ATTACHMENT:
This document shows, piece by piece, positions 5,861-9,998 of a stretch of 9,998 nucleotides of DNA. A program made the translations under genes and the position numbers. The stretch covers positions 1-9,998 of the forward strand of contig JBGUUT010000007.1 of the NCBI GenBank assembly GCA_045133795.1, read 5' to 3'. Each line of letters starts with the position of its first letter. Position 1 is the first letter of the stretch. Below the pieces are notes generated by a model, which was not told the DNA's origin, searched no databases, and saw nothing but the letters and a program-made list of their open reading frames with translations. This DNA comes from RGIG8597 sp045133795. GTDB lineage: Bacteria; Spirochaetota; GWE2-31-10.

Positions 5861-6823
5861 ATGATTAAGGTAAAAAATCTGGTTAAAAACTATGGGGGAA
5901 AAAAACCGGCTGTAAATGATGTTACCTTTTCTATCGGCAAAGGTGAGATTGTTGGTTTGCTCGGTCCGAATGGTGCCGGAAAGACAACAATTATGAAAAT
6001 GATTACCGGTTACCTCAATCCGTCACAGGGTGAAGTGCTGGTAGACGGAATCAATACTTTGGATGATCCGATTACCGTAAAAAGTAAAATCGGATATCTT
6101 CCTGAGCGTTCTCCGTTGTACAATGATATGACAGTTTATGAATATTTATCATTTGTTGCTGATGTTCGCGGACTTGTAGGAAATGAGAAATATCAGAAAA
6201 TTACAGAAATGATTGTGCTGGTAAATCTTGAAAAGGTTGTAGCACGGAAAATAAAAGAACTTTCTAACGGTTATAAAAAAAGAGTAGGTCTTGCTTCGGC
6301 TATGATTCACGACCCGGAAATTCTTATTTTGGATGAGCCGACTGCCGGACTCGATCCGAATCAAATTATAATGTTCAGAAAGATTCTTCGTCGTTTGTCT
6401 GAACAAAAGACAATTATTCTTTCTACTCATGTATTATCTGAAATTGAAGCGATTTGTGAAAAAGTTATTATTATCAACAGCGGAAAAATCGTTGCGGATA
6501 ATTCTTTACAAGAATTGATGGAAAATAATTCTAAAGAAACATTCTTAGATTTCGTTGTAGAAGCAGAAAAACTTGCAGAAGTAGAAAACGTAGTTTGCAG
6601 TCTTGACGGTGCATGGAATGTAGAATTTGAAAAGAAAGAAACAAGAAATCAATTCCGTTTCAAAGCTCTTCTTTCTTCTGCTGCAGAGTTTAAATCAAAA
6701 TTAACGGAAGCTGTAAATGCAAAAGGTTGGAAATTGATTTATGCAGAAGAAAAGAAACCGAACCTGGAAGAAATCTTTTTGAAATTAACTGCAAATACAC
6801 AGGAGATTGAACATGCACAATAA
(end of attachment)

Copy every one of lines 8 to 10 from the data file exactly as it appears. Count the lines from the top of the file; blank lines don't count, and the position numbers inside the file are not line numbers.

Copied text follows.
6301 TATGATTCACGACCCGGAAATTCTTATTTTGGATGAGCCGACTGCCGGACTCGATCCGAATCAAATTATAATGTTCAGAAAGATTCTTCGTCGTTTGTCT
6401 GAACAAAAGACAATTATTCTTTCTACTCATGTATTATCTGAAATTGAAGCGATTTGTGAAAAAGTTATTATTATCAACAGCGGAAAAATCGTTGCGGATA
6501 ATTCTTTACAAGAATTGATGGAAAATAATTCTAAAGAAACATTCTTAGATTTCGTTGTAGAAGCAGAAAAACTTGCAGAAGTAGAAAACGTAGTTTGCAG